Illuminated around 1500 by the artist
Jean Poyer, The Hours of Henry VIII
receives its name from the possible but
unproven eighteenth-century tradition
that holds King Henry of England once
owned this splendid manuscript. By
following the simple instructions, you
can explore every painting of this
Renaissance masterpiece and learn
how Books of Hours helped their readers
Books of Hours contain more or less
standard texts—Calendar, Gospel
Lessons, Hours of the Virgin, Hours
of the Cross, Hours of the Holy Spirit,
Penitential Psalms with Litany, Office
of the Dead, and Suffrages—as well as
a number of common accessory
prayers. Based on the frequency and
variety of added devotions, it appears
that scribes included these for owners
who wished to personalize their prayer
St. Michael the Archangel:
Michael Battling a Devil
Border: Fall of the Rebel Angels
Throughout the Middle Ages, St.
Michael's iconography varied. We
know him best in armor or at least
minimally carrying a shield (as
here) while slaying the Devil in the
form of a dragon or demon.
With a cross-surmounted spear
Michael stabs the defeated Satan, who is garbed in antique-
style armor (a convention Poyer
acquired while visiting Italy).
Michael is sometimes confused
with St. George, who also slew
a dragon, but there is an easy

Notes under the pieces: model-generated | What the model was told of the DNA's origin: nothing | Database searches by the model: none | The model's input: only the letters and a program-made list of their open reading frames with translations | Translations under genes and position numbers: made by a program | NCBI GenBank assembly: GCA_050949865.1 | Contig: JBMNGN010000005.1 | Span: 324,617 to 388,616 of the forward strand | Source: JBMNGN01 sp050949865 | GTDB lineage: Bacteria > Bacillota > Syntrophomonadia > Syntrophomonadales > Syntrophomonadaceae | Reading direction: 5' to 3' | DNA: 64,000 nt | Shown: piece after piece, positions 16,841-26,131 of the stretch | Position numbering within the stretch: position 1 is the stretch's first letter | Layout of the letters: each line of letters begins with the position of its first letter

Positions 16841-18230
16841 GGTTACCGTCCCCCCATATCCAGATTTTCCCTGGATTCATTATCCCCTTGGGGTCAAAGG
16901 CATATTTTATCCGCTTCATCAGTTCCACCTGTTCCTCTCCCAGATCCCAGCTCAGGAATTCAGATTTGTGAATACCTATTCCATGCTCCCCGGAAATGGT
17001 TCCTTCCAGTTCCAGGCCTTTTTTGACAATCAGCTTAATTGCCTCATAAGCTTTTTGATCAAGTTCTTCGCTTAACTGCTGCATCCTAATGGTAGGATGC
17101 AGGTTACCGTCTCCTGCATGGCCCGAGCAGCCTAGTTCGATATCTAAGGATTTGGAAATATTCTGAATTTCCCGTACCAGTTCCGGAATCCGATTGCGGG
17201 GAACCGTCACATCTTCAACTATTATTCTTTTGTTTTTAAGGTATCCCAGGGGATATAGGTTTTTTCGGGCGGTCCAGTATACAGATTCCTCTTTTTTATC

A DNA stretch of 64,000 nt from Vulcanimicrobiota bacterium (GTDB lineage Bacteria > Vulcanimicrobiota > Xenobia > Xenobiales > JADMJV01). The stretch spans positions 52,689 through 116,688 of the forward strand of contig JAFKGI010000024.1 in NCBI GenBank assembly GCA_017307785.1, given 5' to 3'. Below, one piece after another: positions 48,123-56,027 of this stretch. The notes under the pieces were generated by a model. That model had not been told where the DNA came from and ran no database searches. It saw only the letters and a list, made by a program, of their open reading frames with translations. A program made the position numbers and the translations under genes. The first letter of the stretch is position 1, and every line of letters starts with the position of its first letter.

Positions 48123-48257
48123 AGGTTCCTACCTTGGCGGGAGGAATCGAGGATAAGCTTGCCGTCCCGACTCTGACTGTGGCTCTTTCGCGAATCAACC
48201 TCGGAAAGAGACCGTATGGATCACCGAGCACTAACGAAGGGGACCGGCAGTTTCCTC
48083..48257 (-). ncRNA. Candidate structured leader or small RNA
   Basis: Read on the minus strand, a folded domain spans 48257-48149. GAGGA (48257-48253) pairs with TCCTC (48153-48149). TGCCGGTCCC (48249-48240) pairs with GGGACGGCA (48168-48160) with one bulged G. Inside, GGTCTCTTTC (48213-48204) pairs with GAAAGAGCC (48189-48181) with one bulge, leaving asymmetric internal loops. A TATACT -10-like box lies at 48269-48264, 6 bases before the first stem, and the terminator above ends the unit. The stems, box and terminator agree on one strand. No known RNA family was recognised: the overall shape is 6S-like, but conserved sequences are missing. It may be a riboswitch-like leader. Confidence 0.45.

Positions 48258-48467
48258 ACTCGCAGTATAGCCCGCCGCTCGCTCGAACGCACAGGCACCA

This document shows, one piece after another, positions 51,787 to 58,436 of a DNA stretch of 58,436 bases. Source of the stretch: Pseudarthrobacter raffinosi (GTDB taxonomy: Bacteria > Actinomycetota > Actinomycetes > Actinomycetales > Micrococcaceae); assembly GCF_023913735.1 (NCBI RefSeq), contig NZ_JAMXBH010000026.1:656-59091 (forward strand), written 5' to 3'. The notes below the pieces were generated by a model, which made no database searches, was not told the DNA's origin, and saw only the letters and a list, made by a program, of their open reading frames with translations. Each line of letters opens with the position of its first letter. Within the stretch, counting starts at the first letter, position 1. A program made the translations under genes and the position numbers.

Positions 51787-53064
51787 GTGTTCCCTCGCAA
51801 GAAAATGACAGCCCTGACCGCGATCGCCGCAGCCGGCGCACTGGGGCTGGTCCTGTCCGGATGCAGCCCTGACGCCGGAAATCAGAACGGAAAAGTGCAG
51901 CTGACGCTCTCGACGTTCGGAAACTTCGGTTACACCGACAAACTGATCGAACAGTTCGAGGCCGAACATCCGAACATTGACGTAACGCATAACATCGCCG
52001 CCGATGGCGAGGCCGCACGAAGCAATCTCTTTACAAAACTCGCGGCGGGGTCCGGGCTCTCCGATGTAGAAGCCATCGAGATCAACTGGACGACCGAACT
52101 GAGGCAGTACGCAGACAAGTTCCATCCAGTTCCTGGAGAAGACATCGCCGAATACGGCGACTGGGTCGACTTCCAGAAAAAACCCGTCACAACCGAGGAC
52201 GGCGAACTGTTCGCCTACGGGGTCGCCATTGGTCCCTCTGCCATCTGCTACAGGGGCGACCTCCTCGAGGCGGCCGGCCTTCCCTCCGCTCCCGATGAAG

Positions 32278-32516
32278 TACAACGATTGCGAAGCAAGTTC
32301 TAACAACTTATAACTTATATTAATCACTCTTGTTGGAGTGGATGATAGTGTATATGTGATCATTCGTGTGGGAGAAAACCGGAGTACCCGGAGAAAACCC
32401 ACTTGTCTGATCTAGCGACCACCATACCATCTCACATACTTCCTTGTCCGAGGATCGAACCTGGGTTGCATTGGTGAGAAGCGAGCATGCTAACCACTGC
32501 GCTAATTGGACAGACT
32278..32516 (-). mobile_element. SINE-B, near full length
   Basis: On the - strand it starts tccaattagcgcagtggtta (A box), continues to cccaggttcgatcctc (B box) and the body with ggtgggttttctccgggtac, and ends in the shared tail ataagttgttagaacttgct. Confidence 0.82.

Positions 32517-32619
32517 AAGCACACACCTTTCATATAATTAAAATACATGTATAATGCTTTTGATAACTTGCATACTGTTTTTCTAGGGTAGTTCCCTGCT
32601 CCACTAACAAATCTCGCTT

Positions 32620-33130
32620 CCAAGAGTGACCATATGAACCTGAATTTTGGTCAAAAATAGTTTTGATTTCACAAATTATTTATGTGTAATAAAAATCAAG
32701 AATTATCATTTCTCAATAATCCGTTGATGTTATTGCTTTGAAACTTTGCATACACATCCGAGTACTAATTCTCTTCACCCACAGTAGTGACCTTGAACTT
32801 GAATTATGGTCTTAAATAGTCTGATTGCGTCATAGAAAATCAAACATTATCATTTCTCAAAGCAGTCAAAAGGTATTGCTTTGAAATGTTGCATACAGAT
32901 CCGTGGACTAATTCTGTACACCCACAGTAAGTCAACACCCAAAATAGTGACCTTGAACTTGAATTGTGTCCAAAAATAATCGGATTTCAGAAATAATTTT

way to distinguish the two.
George, a canonized human,
is never depicted with wings,
while Michael, an archangel,
always has them. (Feast day:
September 29, Michaelmas)
In the margin, Satan's corps of
rebellious angels, changed into
demons, fall into the flames of
St. Michael the Archangel
St. Michael the Archangel is God's commander in chief in the war against the Devil. In his dramatic confrontation with Satan at the beginning of time, Michael defeated his army and hurled the fallen angel and his minions into hell. At the end of the world it is said that Michael will return to earth for his final battle with the Antichrist. The archangel's second duty will be to weigh the souls of the departed and determine if they can enter heaven.
Michael's cult began in the East, where he was invoked for care of the sick (Constantine built a church near Constantinople for this purpose). A fifth-century apparition on Monte Gargano (in southeast Italy) was important in spreading the cult to the West. In the later Middle Ages, the Valois dynasty of French kings adopted him as their patron saint.